Of all the worthy intentions for your prayers this Lent, there is one that Catholics in Canada are particularly encouraged to remember, both with prayerful and practical support: the Church in the Holy Land.
The Canadian Conference of Catholic Bishops asks us to remember the bonds of communion and solidarity that unite Christian communities in Canada with those in the Holy Land and throughout the Middle East, especially the Church in Jerusalem.
The CCCB and the Commissariat of the Holy Land in Canada have prepared a special Way of the Cross for use during Lent and on Good Friday. It includes special prayers for peace in the Holy Land and can be found here.
Each year on Good Friday, dioceses and parishes in Canada and around the world hold a Collection for the Holy Land. Please be generous this year.
Pope Francis will pay his first visit to the Holy Land in May. You can follow his trip at http://popefrancisholyland2014.lpj.org.
Director, Office of Communications
|Tools for your Lenten journey |
Lent is the forty day period before Easter, excluding Sundays, which begins on Ash Wednesday and ends on Holy Saturday (the day before Easter Sunday), characterized by praying, fasting and almsgiving..
To help in our personal preparation there are many opportunities to come closer to the Lord:
|Share Lent: Join the Good Friday fast |
Share Lent is Development and Peace‘s annual fundraising campaign.
In his Lenten message, the Holy Father reminds us of our call to fast: “Lent is a fitting time for self-denial; we would do well to ask ourselves what we can give up in order to help and enrich others by our own poverty. Let us not forget that real poverty hurts: no self-denial is real without this dimension of penance.”
You are invited to join Catholics across Canada and the world in fasting, prayer and sharing of our wealth to end poverty and hunger in the Global South, during the Good Friday Fast.
You can also help us end global hunger by contributing to the special collection on Solidarity Sunday, April 6. For more information visit Share Lent’s page.
|Canonization Event Update: relics and choirs |
On Divine Mercy Sunday, April 27, Popes John XXIII and John Paul II will be canonized in Rome, and the Archdiocese of Vancouver will be celebrating.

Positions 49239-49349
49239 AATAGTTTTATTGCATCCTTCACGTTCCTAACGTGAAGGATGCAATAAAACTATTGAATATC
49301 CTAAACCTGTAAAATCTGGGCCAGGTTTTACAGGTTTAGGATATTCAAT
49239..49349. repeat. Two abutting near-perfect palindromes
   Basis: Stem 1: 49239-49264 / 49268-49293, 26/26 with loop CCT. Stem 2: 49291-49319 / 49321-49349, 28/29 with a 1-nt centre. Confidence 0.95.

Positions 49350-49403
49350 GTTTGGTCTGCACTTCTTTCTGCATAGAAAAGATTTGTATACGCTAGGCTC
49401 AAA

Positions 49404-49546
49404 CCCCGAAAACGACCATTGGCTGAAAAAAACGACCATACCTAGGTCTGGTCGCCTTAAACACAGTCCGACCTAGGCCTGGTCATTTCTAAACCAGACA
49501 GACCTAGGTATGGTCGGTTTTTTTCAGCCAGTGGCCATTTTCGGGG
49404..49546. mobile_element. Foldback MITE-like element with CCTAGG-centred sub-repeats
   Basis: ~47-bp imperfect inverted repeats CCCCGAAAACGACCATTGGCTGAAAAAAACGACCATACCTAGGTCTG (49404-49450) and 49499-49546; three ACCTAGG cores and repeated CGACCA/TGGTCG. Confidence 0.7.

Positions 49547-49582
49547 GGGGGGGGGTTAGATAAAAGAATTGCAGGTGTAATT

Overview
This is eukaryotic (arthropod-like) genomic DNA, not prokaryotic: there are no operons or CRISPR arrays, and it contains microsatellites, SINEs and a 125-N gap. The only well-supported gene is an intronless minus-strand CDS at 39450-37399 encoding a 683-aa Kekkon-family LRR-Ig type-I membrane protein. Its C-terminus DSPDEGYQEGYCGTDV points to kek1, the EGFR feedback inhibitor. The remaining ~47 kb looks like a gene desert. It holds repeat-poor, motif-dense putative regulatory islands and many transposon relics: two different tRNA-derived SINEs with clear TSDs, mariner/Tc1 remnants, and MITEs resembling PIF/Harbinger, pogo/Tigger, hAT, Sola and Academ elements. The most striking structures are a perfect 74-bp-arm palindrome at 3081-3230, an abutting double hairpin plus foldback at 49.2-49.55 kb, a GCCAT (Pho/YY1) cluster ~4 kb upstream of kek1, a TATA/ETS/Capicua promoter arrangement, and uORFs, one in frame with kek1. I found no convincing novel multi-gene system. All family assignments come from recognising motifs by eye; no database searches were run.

Everyone is invited to our historicCanonization Celebration at the PNE Coliseum, starting at 2 p.m.This event is coming together well and there are some new elements to tell you about.
Find out what rare objects and relics will be on display for veneration. Get details about parking, the choirs, and tickets all on the canonization page.
Most important, mark Sunday, April 27, Divine Mercy Sunday and the Sunday after Easter, on your calendar today!
|New beginnings for St. Augustine’s |
On Feb. 16, the community of St. Augustine’s, Vancouver, celebrated the official groundbreaking for the new school. A little rain that day couldn’t dampen the spirits of a group of people excited to see this major milestone finally arrive. Watch the video below:
Just click on the RCAV Calendar for info on each event.
- 23: Meet Your Relatives Grassroots Ecumenism
- 23: Memorial Mass at Gardens of Gethsemani
- 27: Free estate planning workshop
- 27: Stewarding God’s Gifts Information Session
- 30: Blessing of new Church for St. Mary’s, Gibsons
- 30: Memorial Mass (focus on children and the unborn)
- 05: Way of the Cross for Migrant Workers
- 05: EWTN Family Celebration in Canada
- 06: Second Collection: Share Lent
- 13: Passion/Palm Sunday
- 16: Archdiocesan Chrism Mass
- 17: Holy Thursday
- 18: Good Friday
- 19: Holy Saturday
- 20: Easter Sunday
- 26: Spring Institute
- 27: Canonization Event at Pacific Coliseum
|Good neighbours |
“Meet Your Relatives” is a series of gatherings and dialogue that will help to build relationship and friendship, and to honour the gifts of service we bring to our communities.
These conversations will help Catholics and Anglicans to grow together in faith, love and service as valued members of the Body of Christ.
The next afternoon, Sunday, March 23, includes a short liturgy, a featured conversation between representatives of both traditions, and small group dialogue.
| | Annunciation of the Lord
This great festival takes its name from the happy tidings brought by the angel Gabriel to the Blessed Virgin Mary, concerning the incarnation of the Son of God.
It commemorates the most important embassy that was ever known: an embassy sent by the King of kings, performed by one of the chief princes of his heavenly court; directed, not to the kings or emperors of the earth, but to a poor, unknown, retired virgin.
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